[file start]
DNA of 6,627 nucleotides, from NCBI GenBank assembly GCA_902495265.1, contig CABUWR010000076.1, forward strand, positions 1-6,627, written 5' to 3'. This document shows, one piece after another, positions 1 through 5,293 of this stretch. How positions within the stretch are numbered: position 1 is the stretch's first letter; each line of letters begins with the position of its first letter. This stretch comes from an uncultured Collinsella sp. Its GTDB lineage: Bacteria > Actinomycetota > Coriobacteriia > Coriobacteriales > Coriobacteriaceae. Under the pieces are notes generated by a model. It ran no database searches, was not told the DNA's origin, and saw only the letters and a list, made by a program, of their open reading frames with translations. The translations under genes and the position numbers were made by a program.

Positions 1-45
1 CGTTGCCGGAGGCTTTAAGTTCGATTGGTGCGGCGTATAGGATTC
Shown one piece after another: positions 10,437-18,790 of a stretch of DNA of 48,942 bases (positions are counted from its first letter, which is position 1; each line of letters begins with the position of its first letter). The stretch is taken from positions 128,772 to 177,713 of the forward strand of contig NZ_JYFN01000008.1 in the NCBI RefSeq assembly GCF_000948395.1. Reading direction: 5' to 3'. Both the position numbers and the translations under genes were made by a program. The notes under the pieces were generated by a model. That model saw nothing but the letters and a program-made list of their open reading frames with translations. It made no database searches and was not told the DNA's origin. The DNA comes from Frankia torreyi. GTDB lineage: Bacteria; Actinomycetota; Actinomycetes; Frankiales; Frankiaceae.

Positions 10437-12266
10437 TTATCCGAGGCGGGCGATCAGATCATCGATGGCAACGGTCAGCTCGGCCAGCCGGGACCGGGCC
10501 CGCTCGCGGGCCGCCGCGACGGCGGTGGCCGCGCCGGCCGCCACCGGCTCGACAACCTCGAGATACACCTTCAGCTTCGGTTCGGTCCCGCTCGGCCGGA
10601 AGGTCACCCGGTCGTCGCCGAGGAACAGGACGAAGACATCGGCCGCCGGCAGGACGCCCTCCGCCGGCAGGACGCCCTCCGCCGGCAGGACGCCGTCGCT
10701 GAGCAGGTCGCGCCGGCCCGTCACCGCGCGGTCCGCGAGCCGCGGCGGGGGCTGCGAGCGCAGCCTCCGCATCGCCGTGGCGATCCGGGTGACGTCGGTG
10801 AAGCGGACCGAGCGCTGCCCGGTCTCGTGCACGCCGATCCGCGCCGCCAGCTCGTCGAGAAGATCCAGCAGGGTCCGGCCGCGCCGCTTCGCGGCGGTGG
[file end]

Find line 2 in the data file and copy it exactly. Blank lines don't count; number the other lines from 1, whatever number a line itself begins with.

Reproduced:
Positions 1-45